some variables:
$host = ‘ftp.cs.rmit.edu.au’;
$user = ‘anonymous’;
$password = ‘[email protected]’;
$remotefile = ‘/pub/tsg/teraterm/ttssh14.zip’;
$localfile = ‘/tmp/writable/ttssh14.zip’;
The $host variable should contain the name of the FTP server you want to connect to,
and the $user and $password correspond to the username and password you would like
to log in with.
Many FTP sites support what is called anonymous login—that is, a freely available username that anybody can use to connect. No password is required, but it is a common
courtesy to supply your email address as a password so that the system’s administrators
can see where their users are coming from.We followed this convention here.
The $remotefile variable contains the path to the file you would like to download.
In this case, you are downloading and mirroring a local copy of Tera Term SSH, an SSH
client for Windows. (SSH stands for secure shell.This is an encrypted form of Telnet.)
The $localfile variable contains the path to the location where you are going to
store the downloaded file on your machine. In this case, you create a directory called
/tmp/writable with permissions set up so that PHP can write a file there. Regardless of
your operating system, you need to create this directory for the script to work. If your
operating system has strong permissions, you will need to make sure that they allow your
script to write.You should be able to change these variables to adapt this script for your
purposes.
The basic steps you follow in this script are the same as if you wanted to manually
transfer the file via FTP from a command-line interface:
1. Connect to the remote FTP server.
2. Log in (either as a user or anonymous).
3. Check whether the remote file has been updated.
4. If it has, download it.
5. Close the FTP connection.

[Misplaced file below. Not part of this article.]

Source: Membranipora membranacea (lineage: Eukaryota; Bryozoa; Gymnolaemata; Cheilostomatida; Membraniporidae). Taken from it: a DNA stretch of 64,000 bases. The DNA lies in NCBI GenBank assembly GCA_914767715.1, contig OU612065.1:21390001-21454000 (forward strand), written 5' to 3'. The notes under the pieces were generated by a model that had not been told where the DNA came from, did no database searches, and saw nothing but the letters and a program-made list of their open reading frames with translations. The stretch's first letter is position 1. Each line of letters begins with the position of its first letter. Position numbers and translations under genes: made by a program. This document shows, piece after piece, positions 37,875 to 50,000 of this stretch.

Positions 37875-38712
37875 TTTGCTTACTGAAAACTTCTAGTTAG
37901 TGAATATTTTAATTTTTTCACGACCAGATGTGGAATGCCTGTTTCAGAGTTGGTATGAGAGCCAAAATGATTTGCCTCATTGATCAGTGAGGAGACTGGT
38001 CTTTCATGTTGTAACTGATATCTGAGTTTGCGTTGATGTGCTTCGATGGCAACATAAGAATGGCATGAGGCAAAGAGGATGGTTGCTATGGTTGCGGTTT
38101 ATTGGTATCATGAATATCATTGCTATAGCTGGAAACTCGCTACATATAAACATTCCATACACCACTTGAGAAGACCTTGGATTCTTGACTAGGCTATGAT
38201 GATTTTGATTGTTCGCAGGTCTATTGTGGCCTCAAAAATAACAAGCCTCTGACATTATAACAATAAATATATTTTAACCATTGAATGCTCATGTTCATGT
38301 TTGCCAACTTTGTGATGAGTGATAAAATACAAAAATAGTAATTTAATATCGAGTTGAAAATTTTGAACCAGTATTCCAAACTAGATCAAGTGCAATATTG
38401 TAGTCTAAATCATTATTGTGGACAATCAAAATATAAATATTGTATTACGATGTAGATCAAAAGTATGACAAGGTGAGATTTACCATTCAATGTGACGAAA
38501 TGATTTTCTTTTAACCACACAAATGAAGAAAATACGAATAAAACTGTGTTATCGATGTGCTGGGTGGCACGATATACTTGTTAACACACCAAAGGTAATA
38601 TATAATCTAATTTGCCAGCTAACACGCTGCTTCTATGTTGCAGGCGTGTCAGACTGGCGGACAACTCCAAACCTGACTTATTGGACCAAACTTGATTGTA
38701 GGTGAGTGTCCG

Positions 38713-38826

Let’s consider each of these steps in turn.
Connecting to the Remote FTP Server
The first step is equivalent to typing
ftp hostname
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at a command prompt on either a Windows or Unix platform.You accomplish this step
in PHP with the following code:
$conn = ftp_connect($host);
if (!$conn)
{
echo ‘Error: Could not connect to ftp server<br />’;
exit;
}
echo “Connected to $host.<br />”;
The function call here is to ftp_connect().This function takes a hostname as a parameter and returns either a handle to a connection or false if a connection could not be
established.The function can also take the port number on the host to connect to as an
optional second parameter. (We did not use this parameter here.) If you don’t specify a
port number, it will default to port 21, the default for FTP.
Logging In to the FTP Server
The next step is to log in as a particular user with a particular password.You can achieve
this by using the ftp_login() function:
@ $result = ftp_login($conn, $user, $password);
if (!$result)
{
echo “Error: Could not log on as $user<br />”;
ftp_quit($conn);
exit;
}
echo “Logged in as $user<br />”;
The function takes three parameters: an FTP connection (obtained from
ftp_connect()), a username, and a password. It returns true if the user can be logged in